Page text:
Lake Arlington Pump Station Shared Operations Improvements

In Texas, the City of Arlington and the Trinity River Authority entered into a partnership to share, renew and operate an existing raw water pump station. The two different owners operate separate raw water pump stations, on Lake Arlington, that service 600,000 people, are less than 600 feet apart and have operated since 1974 and 1957, respectively.

Both owners’ pump stations needed improvements to their respective pump stations with upgrades to pumps, motors, drives, electrical systems, SCADA, doors, glazings and finishes. If performed separately, the estimated total project cost would be $35 million. Combined improvements were anticipated to save at least $8 million.

An Agreement Between Both Parties

Both entities chose to have an interlocal agreement and shared improvements. This established the expectations for joint use, operations, maintenance and cost sharing.

Benefits of sharing the pump station:

  • LARWPS capacity exceeds AWU’s needs
  • Service life will be extended for an additional 25 years
  • Upgrades and updates to operations will improve O&M costs and protocols
  • Shared operations increase redundancy

Documenting Ownership was a crucial step for an interlocal agreement to coordinate ownership, operations and maintenance, costs and responsibilities related to capital improvements, shared power and consumables like chemicals on a shared facility. There were two separate agreements:

  • One for design phase and construction general rep and resident rep services
  • One to cover ongoing operations and maintenance costs

With this agreement, the project cost under contract was $22 million, which resulted in a $13 million savings from the estimate. The project was awarded to Archer Western in 2020 and construction was completed in Spring 2022.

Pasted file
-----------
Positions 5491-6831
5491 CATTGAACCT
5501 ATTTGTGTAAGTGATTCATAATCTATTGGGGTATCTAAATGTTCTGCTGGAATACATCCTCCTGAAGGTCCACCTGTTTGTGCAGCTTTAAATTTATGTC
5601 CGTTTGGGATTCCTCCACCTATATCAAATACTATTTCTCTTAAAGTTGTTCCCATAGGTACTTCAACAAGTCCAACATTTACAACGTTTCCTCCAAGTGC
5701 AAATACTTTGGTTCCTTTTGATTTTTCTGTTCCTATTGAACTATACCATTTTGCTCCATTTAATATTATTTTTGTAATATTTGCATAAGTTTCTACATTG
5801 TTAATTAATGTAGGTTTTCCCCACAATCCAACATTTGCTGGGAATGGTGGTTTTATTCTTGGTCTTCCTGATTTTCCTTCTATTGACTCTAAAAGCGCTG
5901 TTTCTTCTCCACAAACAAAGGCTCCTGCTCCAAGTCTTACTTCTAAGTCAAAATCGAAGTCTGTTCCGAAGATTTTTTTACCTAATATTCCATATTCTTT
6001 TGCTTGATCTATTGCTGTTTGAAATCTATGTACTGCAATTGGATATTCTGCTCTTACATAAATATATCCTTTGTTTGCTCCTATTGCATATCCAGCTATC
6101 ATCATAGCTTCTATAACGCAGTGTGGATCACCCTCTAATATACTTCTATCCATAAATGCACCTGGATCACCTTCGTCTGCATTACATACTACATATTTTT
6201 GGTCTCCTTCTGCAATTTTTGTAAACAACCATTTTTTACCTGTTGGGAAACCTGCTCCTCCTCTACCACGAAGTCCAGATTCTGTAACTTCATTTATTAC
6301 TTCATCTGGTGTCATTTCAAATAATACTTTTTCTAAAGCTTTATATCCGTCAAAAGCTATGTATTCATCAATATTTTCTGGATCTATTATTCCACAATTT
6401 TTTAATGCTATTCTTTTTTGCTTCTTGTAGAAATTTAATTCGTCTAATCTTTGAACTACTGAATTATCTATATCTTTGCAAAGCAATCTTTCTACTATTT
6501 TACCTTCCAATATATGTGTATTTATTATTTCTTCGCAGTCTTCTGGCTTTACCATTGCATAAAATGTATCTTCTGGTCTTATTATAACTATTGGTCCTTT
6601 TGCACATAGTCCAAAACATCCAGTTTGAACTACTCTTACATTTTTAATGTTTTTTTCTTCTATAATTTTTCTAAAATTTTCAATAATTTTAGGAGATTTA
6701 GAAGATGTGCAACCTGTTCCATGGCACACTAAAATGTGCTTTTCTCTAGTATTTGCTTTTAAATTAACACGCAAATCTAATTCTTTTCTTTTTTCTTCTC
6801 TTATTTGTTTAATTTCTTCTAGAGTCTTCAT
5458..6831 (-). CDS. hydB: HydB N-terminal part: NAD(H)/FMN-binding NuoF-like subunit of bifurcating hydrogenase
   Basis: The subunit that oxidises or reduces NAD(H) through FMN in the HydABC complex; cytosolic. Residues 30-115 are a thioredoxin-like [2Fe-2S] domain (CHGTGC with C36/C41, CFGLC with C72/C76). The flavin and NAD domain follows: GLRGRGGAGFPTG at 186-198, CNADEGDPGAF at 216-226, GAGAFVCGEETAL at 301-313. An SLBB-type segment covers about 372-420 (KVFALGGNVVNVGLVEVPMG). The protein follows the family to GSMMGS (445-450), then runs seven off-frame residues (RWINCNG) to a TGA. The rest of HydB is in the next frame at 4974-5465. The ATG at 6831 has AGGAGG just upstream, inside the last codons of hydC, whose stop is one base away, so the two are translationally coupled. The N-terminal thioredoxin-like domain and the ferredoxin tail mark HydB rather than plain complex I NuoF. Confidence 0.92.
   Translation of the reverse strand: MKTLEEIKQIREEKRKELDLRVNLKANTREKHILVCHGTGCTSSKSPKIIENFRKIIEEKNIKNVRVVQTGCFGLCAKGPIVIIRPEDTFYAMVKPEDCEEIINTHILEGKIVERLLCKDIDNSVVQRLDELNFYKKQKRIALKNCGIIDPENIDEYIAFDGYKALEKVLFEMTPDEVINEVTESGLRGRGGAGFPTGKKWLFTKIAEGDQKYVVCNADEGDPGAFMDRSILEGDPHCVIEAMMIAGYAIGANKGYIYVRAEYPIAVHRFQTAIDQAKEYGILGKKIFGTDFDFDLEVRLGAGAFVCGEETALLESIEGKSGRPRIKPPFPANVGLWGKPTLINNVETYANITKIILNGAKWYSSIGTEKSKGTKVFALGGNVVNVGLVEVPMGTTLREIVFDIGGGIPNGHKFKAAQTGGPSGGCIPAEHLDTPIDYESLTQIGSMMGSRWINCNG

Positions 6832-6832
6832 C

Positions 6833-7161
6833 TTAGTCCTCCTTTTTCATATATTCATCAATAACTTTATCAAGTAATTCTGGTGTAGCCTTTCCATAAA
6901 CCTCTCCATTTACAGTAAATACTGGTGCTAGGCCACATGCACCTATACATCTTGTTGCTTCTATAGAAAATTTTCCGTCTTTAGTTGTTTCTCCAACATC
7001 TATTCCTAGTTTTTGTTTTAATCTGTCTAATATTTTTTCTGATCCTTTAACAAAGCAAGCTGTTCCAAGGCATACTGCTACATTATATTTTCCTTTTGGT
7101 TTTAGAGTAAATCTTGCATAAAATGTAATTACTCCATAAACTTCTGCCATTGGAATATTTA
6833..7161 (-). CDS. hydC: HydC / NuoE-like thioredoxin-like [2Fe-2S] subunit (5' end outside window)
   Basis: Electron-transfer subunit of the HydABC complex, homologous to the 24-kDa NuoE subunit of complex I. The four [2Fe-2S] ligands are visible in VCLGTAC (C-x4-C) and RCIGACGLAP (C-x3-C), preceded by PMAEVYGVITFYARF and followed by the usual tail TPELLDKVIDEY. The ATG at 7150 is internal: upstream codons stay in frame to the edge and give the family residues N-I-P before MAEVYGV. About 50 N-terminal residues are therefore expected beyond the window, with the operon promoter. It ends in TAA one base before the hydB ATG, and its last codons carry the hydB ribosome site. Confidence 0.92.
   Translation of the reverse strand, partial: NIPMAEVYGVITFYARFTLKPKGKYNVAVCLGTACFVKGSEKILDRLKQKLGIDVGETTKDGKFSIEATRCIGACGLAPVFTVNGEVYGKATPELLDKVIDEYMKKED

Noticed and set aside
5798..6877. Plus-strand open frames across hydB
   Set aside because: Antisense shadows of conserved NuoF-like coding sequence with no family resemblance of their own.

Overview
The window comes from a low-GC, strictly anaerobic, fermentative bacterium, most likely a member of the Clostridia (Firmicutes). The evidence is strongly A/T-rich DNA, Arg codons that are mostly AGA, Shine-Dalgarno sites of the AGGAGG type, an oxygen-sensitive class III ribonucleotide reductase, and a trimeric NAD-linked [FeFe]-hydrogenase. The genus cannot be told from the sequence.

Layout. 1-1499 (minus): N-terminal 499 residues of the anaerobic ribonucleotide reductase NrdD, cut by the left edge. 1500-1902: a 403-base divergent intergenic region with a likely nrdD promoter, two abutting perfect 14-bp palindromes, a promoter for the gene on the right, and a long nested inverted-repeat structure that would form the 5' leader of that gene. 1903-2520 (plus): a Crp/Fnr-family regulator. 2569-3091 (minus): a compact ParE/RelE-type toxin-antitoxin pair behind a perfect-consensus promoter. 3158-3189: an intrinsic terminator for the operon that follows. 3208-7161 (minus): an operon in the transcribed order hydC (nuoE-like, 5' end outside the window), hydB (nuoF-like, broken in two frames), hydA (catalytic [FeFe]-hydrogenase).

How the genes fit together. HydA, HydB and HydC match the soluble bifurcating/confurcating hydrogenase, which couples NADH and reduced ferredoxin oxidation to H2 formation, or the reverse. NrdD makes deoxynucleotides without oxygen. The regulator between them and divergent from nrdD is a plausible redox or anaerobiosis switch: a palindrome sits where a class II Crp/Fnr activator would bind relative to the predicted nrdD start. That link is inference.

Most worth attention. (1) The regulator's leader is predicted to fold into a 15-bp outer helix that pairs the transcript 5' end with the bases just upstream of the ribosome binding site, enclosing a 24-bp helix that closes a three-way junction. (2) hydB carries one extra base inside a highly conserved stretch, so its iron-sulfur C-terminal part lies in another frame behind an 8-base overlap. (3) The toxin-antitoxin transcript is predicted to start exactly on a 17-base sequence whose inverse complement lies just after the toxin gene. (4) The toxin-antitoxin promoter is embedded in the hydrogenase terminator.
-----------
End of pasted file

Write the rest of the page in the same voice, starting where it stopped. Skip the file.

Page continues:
Improvements Made

The Freese and Nichols team addressed revised operational demands and plans and developed a physical model to determine if wet well modifications were required for the higher operating flowrates. The following major electrical and site improvements were also included in the joint project:

  • New VFDs
  • Medium voltage switchgear addition
  • New primary electrical service and fully redundant transformers,
  • Electrical building expansion to house the new gear and HVAC components
  • New instrumentation
  • Piping improvements: new yard pipe along dam for TRA 60-inch connections; new 54-inch flow meter for the City of Arlington

Each Owner also has three pumps: three 40 MGD pumps for the City of Arlington and three 48.5 MGD pumps for TRA; an existing 60-inch discharge header is shared and split with a 60-inch butterfly valve.

Gathering Data

The consultant brought in a special tool to record the as-built condition of the pump station and electrical building while a two-person crew used a rotating camera at several locations around the facility to take pictures — this exercise took 90 minutes to setup and record. The data was then taken back for post-processing and the Freese and Nichols team was able to have a web-based 3D walkthrough that same afternoon — this information has been used by the Consultant and Owners for coordination and design.

Preparing for the Future

The facility will have equipment for zebra mussel mitigation. Although zebra mussels are not an existing threat in Lake Arlington, the facilities are prepared for their anticipated arrival. The pump station improvements include provisions to protect the wet well and water transmission assets from zebra mussel attacks.

The new copper based molluscicide will serve dual purpose at the pump station: protection from zebra mussels and providing benefits for taste and odor. TRA uses copper sulfate at the existing RWPs for water quality in the transmission lines for taste and odor. The chemical feed system will be plumbed directly into each of the Owner’s discharge headers as well as plumbed to the wet well intake gates.

Freese and Nichols was able to help achieve the entities’ shared goals for improved reliability, flexibility, water quality, power efficiency and ease of operations and maintenance through combined design, construction phasing, equipment and construction procurement using competitive sealed proposals for value-based selection while also lowering project costs.